Granite Island, also known by the Ramindjeri people as Nulcoowarra, is a small island next to Victor Harbor, South Australia, about 80 km south of South Australia's capital city, Adelaide.
Michael Redding Pengilly is an Australian politician who is the mayor of Kangaroo Island. He formerly represented the South Australian House of Assembly seat of Finniss from the 2006 election to 2018, representing the Liberal Party.
The southern bluefin tuna is a tuna of the family Scombridae found in open southern Hemisphere waters of all the world's oceans mainly between 30°S and 50°S, to nearly 60°S. At up to 2.5 metres (8.2 ft) and weighing up to 260 kilograms (570 lb), it is among the larger bony fishes.
Sardinops is a monotypic genus of sardines of the family Clupeidae. The only member of the genus is Sardinops sagax. It is found in the Indo-Pacific and East Pacific oceans. Its length is up to 40 cm (16 in). It has numerous common or vernacular names, some of which more appropriately refer to subspecies, including blue pilchard, Australian pilchard, blue-bait, Californian pilchard, Peruvian Pacific sardine(S. s. sagax), South American pilchard, Chilean sardine, Japanese pilchard, Pacific sardine, and Southern African pilchard.
Aquaculture in Australia is the country's fastest growing primary industry, accounting for 34% of the total gross value of production of seafood. 10 species of fish are farmed in Australia, and production is dominated by southern bluefin tuna, Atlantic salmon and barramundi. Mud crabs have also been cultivated in Australia for many years, sometimes leading to over-exploitation. Traditionally, this aquaculture was limited to pearls, but since the early 1970s, there has been significant research and commercial development of other forms of aquaculture, including finfish, crustaceans, and molluscs.
Gnarwarre is a rural locality in the Surf Coast Shire, Victoria, Australia. In the 1800s, the locality was alternately known as Shankhill. In the 2016 census, Gnarwarre had a population of 267 people.
Dr Hagen Heinz Stehr AO is a German-born multi-millionaire businessman, tuna fisherman and founder of the Stehr Group.
Tuna Wranglers (2007) is a documentary film produced by the makers of Deadliest Catch. It follows the exploits of the southern bluefin tuna industry in South Australia as it captures wild fish and transports them to grow-out pens where the fish are fattened up for sale to the Japanese market. It features footage of fishermen diving into tuna pens to wrestle sharks in order to protect their multimillion-dollar stock. The film was directed and produced by Mark Strickson for television and has also been released on DVD in several regions. Critics of the film noted the omission of the southern bluefin tuna's conservation status and the incongruous casting of an American narrator given the exclusively Australian cast and story. The film was produced by NHNZ for the Discovery Channel. A year after its release, the film was acknowledged by the southern bluefin tuna industry as having helped raise its public profile and boosted related tourism activity in the town of Port Lincoln.
Brian Jeffriess is the primary spokesperson for Australia's Southern bluefin tuna fishing and aquaculture industry. He lives in Port Lincoln, South Australia and is the chief executive for the Australian Southern Bluefin Tuna Industry Association. He is a current member of the Australian Maritime and Fisheries Academy, the Commonwealth Fisheries Association, the Aquaculture Advisory Committee and the Fisheries and Aquaculture Research Advisory Committee. Jeffriess features regularly in the Port Lincoln Times newspaper, where he relates the industry's activities and interests to his local community. He attends the international Commission for the Conservation of Southern Bluefin Tuna meetings and works closely with industry and government. On 26 January 2012 Jeffriess was awarded Member of the Order of Australia "for service to the fishing and aquaculture industries as a contributor to the sustainable management and harvesting of Australian fisheries and through national and international professional associations." He has also been awarded State and National Seafood Icon status.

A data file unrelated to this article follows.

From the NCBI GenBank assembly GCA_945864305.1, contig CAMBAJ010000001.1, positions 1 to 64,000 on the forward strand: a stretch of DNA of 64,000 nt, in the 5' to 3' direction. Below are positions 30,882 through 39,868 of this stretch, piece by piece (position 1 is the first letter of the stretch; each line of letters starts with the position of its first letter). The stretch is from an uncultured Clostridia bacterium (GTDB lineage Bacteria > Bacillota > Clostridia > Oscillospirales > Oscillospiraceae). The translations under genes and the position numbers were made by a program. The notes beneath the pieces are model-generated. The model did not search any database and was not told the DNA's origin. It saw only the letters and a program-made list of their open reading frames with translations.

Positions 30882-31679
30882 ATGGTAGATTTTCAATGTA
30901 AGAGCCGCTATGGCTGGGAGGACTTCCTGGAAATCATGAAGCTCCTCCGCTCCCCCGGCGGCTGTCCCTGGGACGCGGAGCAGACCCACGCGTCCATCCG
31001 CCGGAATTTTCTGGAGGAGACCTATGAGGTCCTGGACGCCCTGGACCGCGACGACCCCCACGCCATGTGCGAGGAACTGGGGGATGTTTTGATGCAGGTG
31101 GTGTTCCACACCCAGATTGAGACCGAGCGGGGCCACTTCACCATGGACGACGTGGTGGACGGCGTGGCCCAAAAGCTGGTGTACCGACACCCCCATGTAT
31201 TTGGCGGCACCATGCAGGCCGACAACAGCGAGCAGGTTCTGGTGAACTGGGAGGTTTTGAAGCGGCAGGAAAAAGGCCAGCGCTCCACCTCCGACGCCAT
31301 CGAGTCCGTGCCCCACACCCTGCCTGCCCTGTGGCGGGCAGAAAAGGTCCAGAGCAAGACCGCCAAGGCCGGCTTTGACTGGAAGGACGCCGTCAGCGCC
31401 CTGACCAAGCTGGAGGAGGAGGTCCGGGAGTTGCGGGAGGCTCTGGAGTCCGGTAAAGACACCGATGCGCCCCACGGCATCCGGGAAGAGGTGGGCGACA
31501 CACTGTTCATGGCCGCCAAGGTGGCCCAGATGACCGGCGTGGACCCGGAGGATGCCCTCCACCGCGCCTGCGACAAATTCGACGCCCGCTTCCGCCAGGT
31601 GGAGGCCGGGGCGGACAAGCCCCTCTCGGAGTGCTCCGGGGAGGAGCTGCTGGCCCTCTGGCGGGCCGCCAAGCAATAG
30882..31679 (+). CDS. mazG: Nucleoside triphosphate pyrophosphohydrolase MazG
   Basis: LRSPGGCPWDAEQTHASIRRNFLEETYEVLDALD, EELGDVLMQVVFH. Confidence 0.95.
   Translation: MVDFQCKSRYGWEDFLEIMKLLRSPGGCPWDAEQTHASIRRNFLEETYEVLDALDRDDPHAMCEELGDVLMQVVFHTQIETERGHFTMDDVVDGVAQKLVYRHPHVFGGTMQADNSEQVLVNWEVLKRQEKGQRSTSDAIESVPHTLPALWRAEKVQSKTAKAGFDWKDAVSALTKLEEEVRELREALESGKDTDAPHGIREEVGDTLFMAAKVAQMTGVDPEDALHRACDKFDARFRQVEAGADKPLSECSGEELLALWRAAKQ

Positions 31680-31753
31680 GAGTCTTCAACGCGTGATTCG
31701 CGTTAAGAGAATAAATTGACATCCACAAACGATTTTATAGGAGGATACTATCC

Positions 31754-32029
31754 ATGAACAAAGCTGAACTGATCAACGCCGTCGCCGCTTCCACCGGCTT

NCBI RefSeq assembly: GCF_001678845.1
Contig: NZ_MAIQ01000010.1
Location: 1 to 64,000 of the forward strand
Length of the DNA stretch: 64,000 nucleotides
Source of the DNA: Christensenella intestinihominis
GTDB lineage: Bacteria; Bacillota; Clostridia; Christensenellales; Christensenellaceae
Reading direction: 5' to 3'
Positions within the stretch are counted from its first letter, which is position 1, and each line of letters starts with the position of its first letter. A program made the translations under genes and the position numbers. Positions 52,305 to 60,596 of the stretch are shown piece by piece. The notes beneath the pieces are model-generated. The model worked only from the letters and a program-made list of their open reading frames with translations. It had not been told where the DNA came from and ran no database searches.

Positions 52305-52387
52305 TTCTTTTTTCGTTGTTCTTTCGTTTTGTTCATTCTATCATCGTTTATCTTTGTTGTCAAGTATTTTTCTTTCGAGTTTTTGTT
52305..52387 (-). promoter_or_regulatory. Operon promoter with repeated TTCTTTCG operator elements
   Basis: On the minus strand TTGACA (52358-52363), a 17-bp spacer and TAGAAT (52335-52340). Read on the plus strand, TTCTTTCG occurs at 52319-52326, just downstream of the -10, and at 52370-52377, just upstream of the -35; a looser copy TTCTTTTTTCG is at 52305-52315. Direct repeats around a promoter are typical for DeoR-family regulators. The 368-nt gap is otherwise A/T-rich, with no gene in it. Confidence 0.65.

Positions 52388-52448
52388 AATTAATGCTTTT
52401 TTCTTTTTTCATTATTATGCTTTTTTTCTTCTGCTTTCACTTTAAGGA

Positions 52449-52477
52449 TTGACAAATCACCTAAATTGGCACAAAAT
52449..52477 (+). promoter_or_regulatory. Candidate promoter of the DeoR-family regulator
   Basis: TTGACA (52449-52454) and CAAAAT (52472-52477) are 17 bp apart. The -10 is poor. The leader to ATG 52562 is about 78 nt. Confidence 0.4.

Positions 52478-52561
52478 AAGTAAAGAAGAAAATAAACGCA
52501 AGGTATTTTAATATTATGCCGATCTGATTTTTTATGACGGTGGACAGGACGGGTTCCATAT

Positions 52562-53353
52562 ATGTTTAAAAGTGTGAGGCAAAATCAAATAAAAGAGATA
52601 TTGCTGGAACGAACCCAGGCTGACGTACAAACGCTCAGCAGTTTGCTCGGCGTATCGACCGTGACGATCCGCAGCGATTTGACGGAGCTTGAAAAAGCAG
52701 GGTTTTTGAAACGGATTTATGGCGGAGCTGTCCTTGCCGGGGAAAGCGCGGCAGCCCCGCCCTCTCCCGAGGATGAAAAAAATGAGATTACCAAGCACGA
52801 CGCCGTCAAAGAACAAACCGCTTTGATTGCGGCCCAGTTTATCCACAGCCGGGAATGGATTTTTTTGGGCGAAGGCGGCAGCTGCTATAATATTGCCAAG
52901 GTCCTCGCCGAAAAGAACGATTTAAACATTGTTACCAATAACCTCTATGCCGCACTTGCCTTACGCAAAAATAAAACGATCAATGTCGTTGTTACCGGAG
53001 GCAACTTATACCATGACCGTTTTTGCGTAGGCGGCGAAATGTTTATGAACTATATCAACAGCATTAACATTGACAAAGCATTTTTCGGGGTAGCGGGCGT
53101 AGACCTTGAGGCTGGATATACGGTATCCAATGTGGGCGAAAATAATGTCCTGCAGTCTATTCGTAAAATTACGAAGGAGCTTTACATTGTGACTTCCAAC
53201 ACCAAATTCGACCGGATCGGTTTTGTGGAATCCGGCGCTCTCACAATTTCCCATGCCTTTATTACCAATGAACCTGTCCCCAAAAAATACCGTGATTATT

Emma Forster is a South Australian television presenter, director of tourist attraction Swim with the Tuna and advisor for the company, Oceanic Victor. She lives in Port Lincoln where she has developed several properties. She has worked as a presenter on the seafood, fishing and boating television program Out of the Blue, is a friend and business advisor to multi-millionaire tuna rancher Tony Santic and is a former girlfriend of retired South Australian treasurer, Kevin Foley. In 2013, Forster was co-managing her family's business, Calypso Star Charters and her partner was abalone diver David "Bucky" Buckland. In 2014, Forster served as Secretary for the Port Lincoln Chamber of Commerce and Tourism. Forster is a fisher, and holds longstanding national and South Australian women's and junior records for an eagle ray she caught in Spencer Gulf in 1987 on 10 kg line. The fish weighed 68.5 kilograms and was caught off Thistle Island.
Oceanic Victor is an Australian privately owned company which runs marine tourism facilities on and adjacent to Granite Island, Encounter Bay, South Australia. The company's main attraction is a floating at-sea aquarium containing Southern blue fin tuna and other marine species. The facility is located within a Habitat Protection Zone of the Encounter Marine Park and opened to the public on 2 September 2017.
Ken Martin is a South Australian sculptor.
Clean Seas Seafood Ltd is an Australian seafood production company specialising in the sea-cage aquaculture of Yellowtail kingfish. It was established by The Stehr Group in the year 2000, and became the first Australian company in the sector to be listed on the ASX (2005). The company was established by "tuna baron" Hagen Stehr, whose son Marcus remains one of the company's directors. Its ambition to control and commercialise the lifecycle of the Southern bluefin tuna has not been realised.
Sime (Sam) Sarin was a Croatian fisherman and businessperson instrumental in the development of the Southern bluefin tuna ranching industry and property development in the town of Port Lincoln in South Australia.